When Dick Clark heard a song on American Bandstand that he liked, he'd add "you can dance to it." Don Cornelius' Soul Train broke a significant racial barrier. Donna Summer songs had four-on-the-floor, a bass drum on every beat to help the arrhythmic. The Bee Gees brought in women from middle America, and the men followed.
I didn't do discos; dancing isn't my thing and I'm averse to second-hand smoke. Therefore I never paid for diluted drinks, platform shoes, Travolta-like garb, or cocaine -- although I distinctly remember a co-worker in those days who claimed cocaine wasn't addictive. I didn't have to enter discos, though, to see the significance of them: a synthesis of music, dance, fashion, celebrity mania, interior decorating, clever marketing, high-power electronics, and most of all a permissiveness that transcended mere acceptance. Gay or straight, black or white, English-speaking or Spanish-speaking, in an exclusive relationship or playing the field, wealthy or not, it didn't matter -- as long as you dressed right. Safe sex was simply the pill, and there was no problem that cheap penicillin couldn't fix.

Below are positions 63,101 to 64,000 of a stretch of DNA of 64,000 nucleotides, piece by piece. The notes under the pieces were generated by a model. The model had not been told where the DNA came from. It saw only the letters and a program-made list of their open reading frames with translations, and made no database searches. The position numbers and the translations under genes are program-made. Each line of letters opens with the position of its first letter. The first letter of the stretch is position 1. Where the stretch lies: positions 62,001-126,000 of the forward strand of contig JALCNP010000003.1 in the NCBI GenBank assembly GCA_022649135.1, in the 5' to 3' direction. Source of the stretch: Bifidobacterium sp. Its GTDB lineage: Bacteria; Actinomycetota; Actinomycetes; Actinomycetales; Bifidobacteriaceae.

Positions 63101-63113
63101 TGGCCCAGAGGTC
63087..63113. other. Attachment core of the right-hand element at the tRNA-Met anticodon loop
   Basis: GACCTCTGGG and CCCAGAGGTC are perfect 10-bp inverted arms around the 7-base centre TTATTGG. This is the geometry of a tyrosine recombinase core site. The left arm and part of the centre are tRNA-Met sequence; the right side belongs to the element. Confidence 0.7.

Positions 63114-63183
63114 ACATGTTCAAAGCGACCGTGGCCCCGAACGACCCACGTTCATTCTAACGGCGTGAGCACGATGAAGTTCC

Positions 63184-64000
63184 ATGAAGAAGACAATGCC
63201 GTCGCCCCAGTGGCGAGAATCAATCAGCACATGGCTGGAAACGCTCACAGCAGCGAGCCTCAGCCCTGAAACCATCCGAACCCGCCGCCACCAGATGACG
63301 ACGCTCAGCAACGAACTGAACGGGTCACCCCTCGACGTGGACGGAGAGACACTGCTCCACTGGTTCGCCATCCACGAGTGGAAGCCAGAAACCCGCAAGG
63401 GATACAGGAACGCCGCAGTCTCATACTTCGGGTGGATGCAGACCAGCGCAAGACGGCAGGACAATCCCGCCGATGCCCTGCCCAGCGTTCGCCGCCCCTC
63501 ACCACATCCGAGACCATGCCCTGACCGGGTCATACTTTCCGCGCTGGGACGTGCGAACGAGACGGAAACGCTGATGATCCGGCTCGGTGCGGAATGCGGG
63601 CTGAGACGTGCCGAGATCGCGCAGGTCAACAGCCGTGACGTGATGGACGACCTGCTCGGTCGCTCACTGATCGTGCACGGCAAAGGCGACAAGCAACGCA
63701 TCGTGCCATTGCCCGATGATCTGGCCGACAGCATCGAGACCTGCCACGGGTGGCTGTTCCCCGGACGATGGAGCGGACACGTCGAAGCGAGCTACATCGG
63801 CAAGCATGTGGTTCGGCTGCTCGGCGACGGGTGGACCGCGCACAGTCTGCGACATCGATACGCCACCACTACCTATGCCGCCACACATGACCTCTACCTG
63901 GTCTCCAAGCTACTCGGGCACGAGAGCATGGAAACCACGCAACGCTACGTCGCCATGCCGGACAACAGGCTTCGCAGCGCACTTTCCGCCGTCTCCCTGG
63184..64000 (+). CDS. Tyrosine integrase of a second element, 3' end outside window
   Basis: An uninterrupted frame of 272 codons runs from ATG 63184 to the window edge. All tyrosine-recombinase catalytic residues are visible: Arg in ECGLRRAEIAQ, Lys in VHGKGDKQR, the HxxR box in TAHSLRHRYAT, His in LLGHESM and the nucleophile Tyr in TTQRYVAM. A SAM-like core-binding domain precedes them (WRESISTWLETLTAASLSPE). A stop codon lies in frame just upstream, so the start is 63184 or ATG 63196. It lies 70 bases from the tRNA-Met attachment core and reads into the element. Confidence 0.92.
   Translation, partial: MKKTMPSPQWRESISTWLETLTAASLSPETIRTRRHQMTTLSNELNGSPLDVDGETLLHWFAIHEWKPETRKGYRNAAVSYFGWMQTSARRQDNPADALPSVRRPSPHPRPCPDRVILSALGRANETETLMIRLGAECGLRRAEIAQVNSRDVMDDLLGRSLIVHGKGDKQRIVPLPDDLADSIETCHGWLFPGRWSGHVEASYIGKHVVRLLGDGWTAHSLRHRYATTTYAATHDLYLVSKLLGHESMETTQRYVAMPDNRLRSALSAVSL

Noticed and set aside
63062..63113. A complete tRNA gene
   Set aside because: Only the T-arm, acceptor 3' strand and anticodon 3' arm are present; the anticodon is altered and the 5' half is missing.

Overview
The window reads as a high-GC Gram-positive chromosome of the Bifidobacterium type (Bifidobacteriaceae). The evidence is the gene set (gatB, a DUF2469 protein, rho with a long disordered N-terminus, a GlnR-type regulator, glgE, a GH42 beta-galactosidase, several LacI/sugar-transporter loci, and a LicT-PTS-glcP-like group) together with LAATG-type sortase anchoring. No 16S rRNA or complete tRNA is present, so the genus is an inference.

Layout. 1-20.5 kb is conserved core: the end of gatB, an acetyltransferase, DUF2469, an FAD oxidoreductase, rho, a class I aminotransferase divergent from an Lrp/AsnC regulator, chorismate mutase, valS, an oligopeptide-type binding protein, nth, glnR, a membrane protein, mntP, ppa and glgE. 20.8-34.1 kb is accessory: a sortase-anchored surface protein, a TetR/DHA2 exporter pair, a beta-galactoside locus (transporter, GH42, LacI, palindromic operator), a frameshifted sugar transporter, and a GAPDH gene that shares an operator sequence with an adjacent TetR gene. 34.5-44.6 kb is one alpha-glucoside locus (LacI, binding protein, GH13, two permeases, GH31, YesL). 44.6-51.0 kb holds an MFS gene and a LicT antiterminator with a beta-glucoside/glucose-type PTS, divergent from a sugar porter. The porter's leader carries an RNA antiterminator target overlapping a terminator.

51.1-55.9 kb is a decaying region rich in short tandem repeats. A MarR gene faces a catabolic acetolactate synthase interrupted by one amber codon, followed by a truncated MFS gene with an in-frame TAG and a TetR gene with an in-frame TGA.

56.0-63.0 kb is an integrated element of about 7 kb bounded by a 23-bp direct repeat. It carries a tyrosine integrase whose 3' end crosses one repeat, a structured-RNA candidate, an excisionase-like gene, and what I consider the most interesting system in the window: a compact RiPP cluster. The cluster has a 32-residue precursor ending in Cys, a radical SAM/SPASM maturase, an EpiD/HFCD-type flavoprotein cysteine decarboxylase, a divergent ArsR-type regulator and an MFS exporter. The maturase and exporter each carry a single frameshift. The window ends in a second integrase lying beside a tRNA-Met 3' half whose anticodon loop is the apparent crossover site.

Studio 54 closed in 1980, and Atlanta's Limelight lasted only a few years longer. Parodies like the scene in Airplane! became as well-known as disco itself. It turned out that cocaine wasn't harmless, and AIDS redefined safe sex. Nevertheless, it was a very interesting time to be young or to act young.